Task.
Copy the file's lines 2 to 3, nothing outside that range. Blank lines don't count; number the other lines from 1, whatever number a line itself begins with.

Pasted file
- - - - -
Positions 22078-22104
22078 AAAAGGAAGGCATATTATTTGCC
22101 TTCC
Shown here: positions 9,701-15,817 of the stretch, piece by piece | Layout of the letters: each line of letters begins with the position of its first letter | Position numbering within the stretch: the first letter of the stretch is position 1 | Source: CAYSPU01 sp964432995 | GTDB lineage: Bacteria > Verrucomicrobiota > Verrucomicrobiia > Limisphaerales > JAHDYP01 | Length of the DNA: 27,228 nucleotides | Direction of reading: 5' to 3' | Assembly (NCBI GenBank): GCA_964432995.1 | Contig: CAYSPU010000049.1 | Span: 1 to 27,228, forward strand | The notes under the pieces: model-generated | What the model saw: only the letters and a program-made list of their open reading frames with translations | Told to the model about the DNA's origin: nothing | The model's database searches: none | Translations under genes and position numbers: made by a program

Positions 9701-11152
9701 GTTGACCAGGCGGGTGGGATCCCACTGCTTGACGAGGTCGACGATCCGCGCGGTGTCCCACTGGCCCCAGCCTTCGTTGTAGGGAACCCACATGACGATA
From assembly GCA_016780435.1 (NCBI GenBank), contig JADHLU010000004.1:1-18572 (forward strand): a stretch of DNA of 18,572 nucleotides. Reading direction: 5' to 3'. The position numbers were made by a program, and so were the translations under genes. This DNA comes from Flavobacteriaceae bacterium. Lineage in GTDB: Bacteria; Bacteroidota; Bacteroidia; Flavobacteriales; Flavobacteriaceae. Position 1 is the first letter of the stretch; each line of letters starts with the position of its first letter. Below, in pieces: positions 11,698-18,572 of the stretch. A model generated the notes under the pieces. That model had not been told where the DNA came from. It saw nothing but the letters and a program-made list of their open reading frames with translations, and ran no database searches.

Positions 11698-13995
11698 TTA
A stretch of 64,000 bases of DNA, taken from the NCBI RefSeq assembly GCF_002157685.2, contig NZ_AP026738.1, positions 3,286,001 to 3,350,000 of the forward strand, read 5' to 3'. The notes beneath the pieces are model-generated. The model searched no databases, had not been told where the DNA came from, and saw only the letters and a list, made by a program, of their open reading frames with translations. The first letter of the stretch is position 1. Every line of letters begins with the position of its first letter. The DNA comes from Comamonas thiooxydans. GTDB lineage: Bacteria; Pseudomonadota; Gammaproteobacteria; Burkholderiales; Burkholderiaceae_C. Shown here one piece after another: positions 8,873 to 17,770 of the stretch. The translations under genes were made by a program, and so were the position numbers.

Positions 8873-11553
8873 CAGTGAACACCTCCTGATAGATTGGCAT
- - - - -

22078 AAAAGGAAGGCATATTATTTGCC
22101 TTCC